On the other hand, the insurance companies are abundantly aware of who the bad guys are because they have accepted business from them over the years. After all, the insurance companies know where the transfer pensions are coming from, they know the pol-icyholder&#39s date of birth when he writes his endowment to the age of 75 and they know when an ann ual-premium pension would probably be better costed as a single-premium contract.

The regulator must also face up to its responsibilities in much the same way as they used to tell the financial adviser to in the late 1980s. The regulator can easily quantify the complaints that they have received and, more important, they can also qualify precisely where those complaints are emanating from.

Obviously, some companies will receive more complaints than others and, equally obviously, some will be upheld and the company concerned will have to meet any financial redress. It is a simple matter for the regulator to tally the complaints received against particular companies and levy the ICS in exact proportion.

If you want to be pedantic, it is probably even possible to tally the amount of financial redress paid out by such errant companies and then levy the ICS in proportion to that.

The regulator already has these figures to hand because if they were not already keeping a complaints&#39 tally in this manner, there would be something very seriously wrong indeed.

By adopting this straightforward system of proportional blame, the bad guys will then be paying for the bad guys. The system would become self-purifying as errant companies would be forced to shoulder the precise financial burden they have created. If they are forced to stop trading, then their sister companies which have operated similar attitudes will be obliged to pick up the tab in proportion to their own bad practices.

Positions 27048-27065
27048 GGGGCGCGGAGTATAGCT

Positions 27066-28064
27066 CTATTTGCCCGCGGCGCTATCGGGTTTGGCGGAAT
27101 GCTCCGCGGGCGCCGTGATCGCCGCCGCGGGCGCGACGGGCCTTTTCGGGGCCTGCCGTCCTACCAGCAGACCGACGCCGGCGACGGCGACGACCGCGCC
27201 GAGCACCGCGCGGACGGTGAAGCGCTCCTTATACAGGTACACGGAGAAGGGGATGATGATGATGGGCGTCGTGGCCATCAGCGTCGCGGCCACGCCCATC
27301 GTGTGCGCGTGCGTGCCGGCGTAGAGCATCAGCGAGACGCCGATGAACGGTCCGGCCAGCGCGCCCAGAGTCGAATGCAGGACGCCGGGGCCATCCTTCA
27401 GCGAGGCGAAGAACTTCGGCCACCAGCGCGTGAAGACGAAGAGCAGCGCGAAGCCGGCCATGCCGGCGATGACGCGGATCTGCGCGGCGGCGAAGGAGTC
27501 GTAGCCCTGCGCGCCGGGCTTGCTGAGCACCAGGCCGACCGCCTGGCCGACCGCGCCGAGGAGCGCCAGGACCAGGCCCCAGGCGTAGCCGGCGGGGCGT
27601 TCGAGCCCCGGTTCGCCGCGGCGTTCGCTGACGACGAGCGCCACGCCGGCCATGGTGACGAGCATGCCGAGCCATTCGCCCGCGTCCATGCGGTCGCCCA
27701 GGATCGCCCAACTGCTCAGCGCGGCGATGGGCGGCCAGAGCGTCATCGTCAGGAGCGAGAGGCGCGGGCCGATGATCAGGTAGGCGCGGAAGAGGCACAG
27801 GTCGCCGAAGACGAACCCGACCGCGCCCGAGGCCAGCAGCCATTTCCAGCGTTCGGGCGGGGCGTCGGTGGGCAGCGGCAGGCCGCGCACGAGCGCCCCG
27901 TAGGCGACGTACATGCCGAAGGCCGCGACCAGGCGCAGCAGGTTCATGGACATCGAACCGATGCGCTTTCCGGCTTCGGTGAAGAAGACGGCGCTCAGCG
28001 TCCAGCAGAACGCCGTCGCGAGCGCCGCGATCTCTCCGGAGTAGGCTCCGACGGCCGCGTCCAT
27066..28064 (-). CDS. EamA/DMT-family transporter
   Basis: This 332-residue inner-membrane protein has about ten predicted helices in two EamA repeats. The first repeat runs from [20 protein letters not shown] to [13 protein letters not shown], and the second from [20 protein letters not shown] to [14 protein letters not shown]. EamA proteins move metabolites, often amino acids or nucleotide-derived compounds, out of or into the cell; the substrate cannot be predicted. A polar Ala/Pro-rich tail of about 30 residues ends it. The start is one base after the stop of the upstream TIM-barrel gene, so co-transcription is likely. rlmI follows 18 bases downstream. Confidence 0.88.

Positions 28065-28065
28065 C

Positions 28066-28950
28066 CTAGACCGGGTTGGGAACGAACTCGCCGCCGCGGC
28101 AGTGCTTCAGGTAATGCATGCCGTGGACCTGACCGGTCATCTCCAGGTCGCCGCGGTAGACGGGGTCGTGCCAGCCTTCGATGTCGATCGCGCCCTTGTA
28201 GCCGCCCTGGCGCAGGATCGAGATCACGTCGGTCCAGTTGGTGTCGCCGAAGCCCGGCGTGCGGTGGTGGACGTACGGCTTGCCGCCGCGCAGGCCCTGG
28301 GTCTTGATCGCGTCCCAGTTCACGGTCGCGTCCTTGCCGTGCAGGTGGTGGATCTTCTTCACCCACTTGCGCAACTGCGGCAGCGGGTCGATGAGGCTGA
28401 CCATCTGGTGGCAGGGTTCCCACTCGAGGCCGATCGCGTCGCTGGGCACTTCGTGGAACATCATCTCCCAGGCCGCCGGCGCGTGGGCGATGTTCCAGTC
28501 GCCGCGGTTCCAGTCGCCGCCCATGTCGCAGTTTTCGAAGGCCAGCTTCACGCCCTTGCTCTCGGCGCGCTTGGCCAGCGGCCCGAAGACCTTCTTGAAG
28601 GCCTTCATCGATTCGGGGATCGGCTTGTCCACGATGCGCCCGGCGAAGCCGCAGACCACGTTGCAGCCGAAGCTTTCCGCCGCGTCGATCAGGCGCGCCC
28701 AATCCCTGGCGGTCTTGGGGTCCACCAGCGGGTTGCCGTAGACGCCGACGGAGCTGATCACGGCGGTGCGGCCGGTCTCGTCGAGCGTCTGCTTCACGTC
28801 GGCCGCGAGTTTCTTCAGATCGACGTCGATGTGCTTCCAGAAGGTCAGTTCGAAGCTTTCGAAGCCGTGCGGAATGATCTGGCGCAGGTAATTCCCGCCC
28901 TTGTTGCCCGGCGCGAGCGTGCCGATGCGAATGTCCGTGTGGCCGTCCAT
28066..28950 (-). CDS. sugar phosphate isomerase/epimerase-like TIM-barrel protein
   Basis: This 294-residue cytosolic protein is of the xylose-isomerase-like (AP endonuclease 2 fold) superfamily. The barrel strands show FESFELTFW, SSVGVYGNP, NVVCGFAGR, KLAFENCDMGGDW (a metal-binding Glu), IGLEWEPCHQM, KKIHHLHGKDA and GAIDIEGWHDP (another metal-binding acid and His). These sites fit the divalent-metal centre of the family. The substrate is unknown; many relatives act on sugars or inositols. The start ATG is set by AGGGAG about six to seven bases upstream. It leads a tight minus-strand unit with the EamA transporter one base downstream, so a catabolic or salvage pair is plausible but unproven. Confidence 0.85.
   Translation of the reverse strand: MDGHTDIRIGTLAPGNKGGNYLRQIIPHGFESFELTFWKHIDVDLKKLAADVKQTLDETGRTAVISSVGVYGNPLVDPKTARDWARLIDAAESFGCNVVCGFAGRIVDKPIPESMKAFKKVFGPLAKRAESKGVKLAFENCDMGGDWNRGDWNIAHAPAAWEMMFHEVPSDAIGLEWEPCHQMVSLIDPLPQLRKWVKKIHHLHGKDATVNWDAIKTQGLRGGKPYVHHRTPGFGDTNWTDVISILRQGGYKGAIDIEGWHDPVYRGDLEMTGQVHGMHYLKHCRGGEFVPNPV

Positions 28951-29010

A further advantage to this system would be that professional indemnity insurers would be able to gauge commercially a company&#39s risk simply by asking how much they paid to the ICS in the preceding year. The ICS payment would be a direct reflection of the numbers of complaints received and the precise liability that a particular company represents.

PI insurers would no longer have to wrestle with the many concepts and designs of all the different types and natures of financial advisers that exist in this country. They would simply charge risk premium in proportion to those who incur the biggest ICS liabilities in the year.

Specific companies would be highlighted as miscreants and would be financially penalised in direct proportion to their guilt.

Most important of all, they will immediately be financially motivated to do something constructive about themselves. The guilty will change or they will be automatically eliminated from the profession.

The real poetry in this system is that the guilty will not be adjudicated by the regulator, nor will the system be warped by commercial muscle. It is an automatic system of “you do, you pay”. This is self-regulation as it was always intended to be. At the moment, political and commercial strength is making up the law and the rest of us are being hung for it.